This is why businesses should not only have a presence in modern IM and social networks, but also understand how they work, how information spreads and what people consider important when they make decisions.
Millennials know not only how digital things work, they’ve also lived through the financial crisis, the housing bust and other major events. Another factor to consider is that the majority of them have just finished college and have student loan debt.
All these reasons show why Millennials prefer on-demand products and services to ownership. On average, they also spend less than Gen X.
And that matters not only in terms of money. Millennials also prefer on-demand services and products. They don’t want to invest in ownership. Which is why Uber, Airbnb, Spotify, and Netflix are so popular with Millennials.
Millennials also prefer to rent rather than buy houses. The median first marriage age was changed from 23 years old in 1970 to 30 years old in 2010, which also relates birth rates.
How to tailor your Sales and Marketing Strategy to these challenges
The world is changing faster than ever before and people’s behaviors are changing just as fast. Thus, there are no special rules about how to make your business more “millennial.” But some approaches have proven effective, and you can use them to start transforming your business.
The first is adopting an omnichannel strategy.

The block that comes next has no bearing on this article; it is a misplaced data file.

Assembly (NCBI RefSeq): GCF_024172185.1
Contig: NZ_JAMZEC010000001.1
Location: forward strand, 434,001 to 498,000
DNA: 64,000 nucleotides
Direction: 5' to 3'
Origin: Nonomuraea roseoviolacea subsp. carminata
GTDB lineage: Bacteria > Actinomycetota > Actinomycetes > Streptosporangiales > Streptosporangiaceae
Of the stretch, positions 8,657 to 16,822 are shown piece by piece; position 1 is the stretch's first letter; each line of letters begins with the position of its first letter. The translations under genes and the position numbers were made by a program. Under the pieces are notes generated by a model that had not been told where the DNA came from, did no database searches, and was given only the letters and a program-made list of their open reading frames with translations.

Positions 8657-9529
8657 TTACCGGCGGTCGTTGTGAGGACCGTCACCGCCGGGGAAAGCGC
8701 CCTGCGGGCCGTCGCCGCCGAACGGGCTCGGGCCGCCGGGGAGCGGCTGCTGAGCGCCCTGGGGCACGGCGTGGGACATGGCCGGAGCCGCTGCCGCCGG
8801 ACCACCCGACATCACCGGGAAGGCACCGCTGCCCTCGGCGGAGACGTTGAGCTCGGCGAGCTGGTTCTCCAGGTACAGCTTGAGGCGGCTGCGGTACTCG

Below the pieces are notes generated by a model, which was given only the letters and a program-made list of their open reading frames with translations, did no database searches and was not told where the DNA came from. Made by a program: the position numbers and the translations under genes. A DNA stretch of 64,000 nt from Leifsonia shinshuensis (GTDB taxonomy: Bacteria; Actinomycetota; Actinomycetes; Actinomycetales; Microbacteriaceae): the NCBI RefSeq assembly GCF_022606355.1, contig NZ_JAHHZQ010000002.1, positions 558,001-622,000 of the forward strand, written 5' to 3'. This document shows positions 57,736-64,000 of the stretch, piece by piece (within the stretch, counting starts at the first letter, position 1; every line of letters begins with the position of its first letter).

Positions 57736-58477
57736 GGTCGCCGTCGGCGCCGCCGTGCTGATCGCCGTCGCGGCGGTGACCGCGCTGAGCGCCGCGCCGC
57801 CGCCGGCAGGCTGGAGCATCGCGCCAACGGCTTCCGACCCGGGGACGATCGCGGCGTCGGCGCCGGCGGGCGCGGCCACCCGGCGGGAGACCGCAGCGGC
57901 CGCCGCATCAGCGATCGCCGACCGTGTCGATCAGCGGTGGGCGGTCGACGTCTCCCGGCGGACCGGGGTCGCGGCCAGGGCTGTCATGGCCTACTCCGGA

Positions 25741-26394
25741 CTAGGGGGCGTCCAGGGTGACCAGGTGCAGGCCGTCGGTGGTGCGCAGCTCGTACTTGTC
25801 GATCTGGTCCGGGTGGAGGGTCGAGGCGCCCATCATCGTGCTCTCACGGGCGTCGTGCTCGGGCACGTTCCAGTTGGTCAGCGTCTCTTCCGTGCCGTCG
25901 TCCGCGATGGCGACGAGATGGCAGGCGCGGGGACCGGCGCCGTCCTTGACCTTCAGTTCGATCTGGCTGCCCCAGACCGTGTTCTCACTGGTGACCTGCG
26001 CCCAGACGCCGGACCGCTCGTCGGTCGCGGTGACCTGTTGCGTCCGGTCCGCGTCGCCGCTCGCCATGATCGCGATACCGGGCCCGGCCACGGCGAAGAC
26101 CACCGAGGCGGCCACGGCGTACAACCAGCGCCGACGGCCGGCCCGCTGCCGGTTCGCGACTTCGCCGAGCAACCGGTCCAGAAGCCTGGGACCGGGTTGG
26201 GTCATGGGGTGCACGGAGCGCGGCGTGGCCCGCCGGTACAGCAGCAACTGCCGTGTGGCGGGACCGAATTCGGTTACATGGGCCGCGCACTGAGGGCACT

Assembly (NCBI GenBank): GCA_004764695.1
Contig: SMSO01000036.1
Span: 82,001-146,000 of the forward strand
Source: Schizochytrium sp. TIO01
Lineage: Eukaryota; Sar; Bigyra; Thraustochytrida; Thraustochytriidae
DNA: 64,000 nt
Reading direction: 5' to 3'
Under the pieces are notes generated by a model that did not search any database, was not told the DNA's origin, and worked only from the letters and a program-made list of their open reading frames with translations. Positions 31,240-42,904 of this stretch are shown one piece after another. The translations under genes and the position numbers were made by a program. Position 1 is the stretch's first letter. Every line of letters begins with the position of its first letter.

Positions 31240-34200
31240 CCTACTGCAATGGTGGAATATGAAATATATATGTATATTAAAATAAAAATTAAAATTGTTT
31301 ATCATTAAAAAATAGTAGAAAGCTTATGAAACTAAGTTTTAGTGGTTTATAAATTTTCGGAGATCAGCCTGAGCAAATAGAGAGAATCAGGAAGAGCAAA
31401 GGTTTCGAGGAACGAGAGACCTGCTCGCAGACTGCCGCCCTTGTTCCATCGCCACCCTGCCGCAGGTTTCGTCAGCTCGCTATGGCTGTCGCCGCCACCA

This is not only about cross-channel marketing communications, it’s also about how to establish an omnichannel customer experience.
The key challenge for retailers is that customers don’t think in terms of offline and online. They want the same service and experience across all channels. Your customers want to be able to seamlessly go from your site to your brick-and-mortar store and then back online to your mobile app.
With SailPlay products, businesses can establish not only cross channel communications, but also make a customer relationship management (CRM) that recognizes people both offline and online in order to create cross channel loyalty programs that work in brick-and-mortar stores, on your website, in mobile apps and even on social networks.
The second strategy is to make your marketing campaigns more valuable to Millennials. Discounts and promo coupons still work, but their ROI is not what it used to be.
Millennials want to communicate with your brand in a different way. There are a lot of successful examples of the implementation of gamification in e-commerce and retail.
At SailPlay, many of our clients use loyalty programs not only as a bonus points scheme, but also to give their customers a way to earn badges, compete with each other, and get special gifts.
Because no one loyalty scheme fits all businesses, loyalty programs are harder to implement than discounts. But if you do them right, you will have loyal customers.
The third strategy is to make your business viral. Nowadays, every site has share buttons, which makes sense because Millennials make decisions based on “social approval.”
At the same, time people are tired of “social spam.” They don’t want to share and recommend something without being confident that it is special or worth their time. This is why SailPlay Loyalty is deeply integrated with social networks and companies that give bonus points to their clients for social activities.
If you are interested in learning how to update your business strategy and be ready for Millennial market, reach us here at SailPlay through our contact form.